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Tina – The Tina Turner Musical

November 24, 2019

Do we really need another Jukebox Musical on Broadway—another hum-along, sing-along, déjà vu, vaguely autobiographical songfest? When the subject is as charged up as Tina Turner, the answer is yes—a conditional yes, but….yes, especially when the title character is embodied by the sensational Adrienne Warren who gained accolades for her rendition of Tina in the original London production and is one of the main reasons Tina gained the momentum to make the jump to Broadway. [more]

Gary: A Sequel to Titus Andronicus

April 26, 2019

Playwright Taylor Mac’s Broadway debut, "Gary: A Sequel to Titus Andronicus," comes with a great many pluses: three consummate clowns, Nathan Lane, Kristine Nielsen and Julie White, directed by George C. Wolfe, and a terrific set by Santo Loquasto. This ribald yet philosophical downtown comedy is making its debut at the Booth Theatre, usually home to sedate, serious dramas. While low humor seems to be the name of the game, the play also has a good deal to say on various topics like comedy and tragedy, political systems, class structure, the little people who generally do the dirty work, and parodying Elizabethan revenge plays. The humor in Gary is not for everyone, but those who relish low comedy will have a ball as do the actors on stage. [more]

Head Over Heels

August 9, 2018

Under Michael Mayer’s fast-paced direction, "Head Over Heels" starts badly and busily but eventually slows down to a delightful Elizabethan parody on love and gender. While not all of The Go-Go’s songs are suitable for the storyline and the period, enough of them fit perfectly to make this a superior light entertainment. The cast is first rate and may make stars of the ingenious Andrew Durand and the classy and stylish Peppermint. Aside from introducing The Go-Go’s song catalog to Broadway, "Head Over Heels" covers a great many firsts of all kinds. [more]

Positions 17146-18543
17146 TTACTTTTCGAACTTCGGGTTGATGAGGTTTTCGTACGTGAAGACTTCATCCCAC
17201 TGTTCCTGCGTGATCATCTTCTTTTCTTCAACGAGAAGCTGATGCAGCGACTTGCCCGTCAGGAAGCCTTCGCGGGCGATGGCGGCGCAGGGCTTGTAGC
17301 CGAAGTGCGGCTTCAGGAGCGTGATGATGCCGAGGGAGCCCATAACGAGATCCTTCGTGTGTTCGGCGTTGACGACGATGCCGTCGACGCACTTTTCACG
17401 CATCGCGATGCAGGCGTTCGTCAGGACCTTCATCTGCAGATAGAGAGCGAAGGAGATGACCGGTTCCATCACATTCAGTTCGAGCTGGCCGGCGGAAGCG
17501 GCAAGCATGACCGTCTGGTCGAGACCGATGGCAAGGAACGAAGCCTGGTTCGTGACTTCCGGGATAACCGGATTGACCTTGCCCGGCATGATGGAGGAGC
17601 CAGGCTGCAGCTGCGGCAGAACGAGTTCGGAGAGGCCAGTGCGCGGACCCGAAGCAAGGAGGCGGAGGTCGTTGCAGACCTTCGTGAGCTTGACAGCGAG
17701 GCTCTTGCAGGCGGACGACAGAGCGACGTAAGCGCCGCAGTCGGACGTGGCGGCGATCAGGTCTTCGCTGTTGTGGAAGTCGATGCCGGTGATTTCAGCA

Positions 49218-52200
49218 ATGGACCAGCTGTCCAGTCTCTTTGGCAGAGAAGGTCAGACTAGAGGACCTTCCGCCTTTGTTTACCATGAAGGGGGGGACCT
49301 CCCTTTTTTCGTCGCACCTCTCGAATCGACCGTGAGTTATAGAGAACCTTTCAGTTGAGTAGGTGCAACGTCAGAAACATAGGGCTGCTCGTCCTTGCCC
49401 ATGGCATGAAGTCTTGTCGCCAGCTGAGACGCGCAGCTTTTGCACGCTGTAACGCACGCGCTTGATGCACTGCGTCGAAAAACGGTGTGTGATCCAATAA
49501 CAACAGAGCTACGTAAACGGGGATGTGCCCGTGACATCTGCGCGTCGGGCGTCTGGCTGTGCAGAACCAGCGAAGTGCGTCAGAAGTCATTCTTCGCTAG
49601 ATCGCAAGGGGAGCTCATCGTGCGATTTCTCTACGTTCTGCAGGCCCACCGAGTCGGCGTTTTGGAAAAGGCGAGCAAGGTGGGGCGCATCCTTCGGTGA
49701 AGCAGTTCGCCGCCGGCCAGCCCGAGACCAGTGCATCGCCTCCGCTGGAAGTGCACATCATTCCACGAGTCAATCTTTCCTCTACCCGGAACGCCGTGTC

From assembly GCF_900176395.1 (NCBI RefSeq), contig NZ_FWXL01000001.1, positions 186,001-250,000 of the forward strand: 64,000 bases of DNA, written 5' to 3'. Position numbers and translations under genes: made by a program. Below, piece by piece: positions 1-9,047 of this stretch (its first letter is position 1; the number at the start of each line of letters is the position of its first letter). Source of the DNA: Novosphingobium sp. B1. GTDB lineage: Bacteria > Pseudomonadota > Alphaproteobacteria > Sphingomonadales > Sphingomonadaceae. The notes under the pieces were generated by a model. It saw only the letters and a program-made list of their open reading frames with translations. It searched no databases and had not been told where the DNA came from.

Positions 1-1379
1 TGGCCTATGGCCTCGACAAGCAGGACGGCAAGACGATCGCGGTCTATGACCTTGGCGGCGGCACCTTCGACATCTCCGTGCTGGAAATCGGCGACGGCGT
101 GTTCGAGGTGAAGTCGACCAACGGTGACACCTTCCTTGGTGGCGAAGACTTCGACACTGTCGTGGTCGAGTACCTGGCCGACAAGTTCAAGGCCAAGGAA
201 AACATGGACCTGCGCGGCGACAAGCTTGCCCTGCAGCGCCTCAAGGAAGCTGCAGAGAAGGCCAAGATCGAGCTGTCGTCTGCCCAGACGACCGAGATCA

Farinelli and the King

December 23, 2017

Giving a performance of the caliber of his earlier Shakespeare’s Globe portrayals of the Countess Olivia in "Twelfth Night" and the title role of "Richard III" which also played Broadway’s Belasco Theatre, Rylance is mesmerizing. He is one of a handful of actors who when they are on stage you cannot take your eyes off them. Playing the gamut of emotions, as well as playing off of the audience, Rylance continually takes us by surprise at his choices. His famous speech pattern which includes hesitation is perfect for the mad king who often seems to change direction midsentence. Even when he is silent he commands the stage. As we listen to Farinelli sing, we watch Rylance’s face to see his joyful reaction which tells us all we need to know. It is no wonder that he is often called the greatest stage actor of his generation. [more]

Love, Love, Love

November 5, 2016

British actor Richard Armitage making his New York stage debut and Tony and Academy Award nominee Amy Ryan work hard to make Kenneth and Sandra three-dimensional, likeable people, but, as written by Mr. Bartlett, their crassness is the fatal flaw in "Love, Love, Love." Why should we enjoy spending so much time with two people who so adroitly care only for themselves? [more]